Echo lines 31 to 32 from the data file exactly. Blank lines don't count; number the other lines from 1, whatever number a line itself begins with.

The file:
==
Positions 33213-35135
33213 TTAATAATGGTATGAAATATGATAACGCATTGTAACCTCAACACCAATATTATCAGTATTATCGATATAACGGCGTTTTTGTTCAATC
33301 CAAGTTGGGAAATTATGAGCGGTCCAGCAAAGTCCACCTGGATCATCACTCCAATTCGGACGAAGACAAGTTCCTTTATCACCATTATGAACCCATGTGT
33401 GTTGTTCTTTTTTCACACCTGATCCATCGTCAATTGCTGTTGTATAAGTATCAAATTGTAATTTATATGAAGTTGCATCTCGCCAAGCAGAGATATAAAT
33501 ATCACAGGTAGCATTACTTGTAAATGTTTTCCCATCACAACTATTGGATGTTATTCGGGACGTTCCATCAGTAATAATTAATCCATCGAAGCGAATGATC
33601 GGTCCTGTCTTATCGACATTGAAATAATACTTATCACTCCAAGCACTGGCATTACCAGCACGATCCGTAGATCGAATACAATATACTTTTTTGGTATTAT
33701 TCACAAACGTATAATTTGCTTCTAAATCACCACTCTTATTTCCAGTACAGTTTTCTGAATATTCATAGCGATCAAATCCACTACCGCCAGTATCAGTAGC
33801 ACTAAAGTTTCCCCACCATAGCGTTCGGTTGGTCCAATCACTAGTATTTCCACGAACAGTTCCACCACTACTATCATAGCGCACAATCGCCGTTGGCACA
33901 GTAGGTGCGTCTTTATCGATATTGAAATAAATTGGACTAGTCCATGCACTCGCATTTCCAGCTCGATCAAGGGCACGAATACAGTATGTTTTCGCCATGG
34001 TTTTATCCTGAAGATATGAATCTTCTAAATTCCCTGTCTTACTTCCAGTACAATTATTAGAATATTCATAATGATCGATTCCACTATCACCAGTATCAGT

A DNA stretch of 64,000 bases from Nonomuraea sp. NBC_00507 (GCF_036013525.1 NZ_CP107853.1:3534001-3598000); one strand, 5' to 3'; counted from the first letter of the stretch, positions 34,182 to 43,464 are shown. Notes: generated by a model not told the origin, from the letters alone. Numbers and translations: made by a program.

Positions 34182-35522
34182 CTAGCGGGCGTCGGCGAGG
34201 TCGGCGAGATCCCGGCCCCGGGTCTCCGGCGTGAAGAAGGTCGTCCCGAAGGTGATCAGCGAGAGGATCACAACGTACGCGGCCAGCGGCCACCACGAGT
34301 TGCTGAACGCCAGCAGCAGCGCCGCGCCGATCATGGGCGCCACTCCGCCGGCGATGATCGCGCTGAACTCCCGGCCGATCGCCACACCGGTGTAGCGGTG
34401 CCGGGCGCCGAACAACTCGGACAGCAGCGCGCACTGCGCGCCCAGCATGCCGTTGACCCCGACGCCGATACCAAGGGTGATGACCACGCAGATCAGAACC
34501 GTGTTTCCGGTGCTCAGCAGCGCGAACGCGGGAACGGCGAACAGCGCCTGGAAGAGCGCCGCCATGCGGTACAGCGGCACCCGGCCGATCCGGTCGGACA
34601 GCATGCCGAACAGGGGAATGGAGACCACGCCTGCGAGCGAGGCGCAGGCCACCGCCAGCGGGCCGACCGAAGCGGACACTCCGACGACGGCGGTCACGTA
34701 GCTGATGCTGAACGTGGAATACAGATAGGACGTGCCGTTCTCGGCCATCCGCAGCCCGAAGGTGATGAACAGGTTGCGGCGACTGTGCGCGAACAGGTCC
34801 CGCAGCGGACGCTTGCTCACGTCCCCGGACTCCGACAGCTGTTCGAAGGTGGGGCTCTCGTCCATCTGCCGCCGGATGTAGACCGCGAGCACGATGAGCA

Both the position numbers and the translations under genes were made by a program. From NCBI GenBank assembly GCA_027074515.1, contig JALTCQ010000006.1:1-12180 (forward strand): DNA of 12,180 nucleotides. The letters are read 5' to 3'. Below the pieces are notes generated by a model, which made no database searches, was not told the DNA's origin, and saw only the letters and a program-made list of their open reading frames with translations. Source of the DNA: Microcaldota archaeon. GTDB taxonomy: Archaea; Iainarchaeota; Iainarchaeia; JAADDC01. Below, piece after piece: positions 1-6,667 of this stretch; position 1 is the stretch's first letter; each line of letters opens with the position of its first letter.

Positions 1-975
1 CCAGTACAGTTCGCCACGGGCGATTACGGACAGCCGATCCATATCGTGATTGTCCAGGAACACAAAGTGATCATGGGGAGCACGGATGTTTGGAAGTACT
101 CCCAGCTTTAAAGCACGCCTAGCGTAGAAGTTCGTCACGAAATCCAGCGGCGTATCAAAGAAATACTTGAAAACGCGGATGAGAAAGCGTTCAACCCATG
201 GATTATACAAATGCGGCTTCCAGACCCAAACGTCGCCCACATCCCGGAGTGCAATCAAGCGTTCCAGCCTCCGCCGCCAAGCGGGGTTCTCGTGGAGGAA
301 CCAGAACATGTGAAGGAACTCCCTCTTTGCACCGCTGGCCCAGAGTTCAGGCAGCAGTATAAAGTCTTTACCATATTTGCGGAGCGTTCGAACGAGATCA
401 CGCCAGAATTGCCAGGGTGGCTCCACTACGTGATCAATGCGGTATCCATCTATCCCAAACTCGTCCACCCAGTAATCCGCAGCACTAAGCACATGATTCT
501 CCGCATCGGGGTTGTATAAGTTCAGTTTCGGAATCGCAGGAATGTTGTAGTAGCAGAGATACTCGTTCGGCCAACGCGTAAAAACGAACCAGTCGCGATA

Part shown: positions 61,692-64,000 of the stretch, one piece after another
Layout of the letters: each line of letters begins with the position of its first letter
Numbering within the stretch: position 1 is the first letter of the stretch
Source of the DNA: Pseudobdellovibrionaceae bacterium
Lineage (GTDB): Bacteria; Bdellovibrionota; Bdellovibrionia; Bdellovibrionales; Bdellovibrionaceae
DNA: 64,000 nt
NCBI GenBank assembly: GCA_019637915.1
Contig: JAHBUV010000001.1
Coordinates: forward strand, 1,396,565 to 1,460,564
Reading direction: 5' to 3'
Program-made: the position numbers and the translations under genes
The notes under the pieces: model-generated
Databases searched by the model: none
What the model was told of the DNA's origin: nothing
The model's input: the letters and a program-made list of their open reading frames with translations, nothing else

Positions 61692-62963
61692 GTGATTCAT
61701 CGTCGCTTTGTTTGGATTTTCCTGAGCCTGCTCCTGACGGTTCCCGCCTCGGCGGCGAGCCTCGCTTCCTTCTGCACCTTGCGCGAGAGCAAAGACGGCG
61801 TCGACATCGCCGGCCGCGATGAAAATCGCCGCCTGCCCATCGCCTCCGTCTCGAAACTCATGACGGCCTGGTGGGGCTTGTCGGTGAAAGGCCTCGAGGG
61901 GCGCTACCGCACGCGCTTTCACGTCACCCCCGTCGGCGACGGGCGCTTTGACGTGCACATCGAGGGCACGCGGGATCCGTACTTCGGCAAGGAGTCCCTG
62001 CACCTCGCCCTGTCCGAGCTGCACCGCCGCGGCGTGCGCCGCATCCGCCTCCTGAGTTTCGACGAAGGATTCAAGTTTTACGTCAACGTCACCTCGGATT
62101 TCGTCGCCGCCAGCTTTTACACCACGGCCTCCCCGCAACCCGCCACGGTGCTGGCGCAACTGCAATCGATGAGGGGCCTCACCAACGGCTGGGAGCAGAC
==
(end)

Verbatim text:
Numbering within the stretch: position 1 is the first letter of the stretch
Source of the DNA: Pseudobdellovibrionaceae bacterium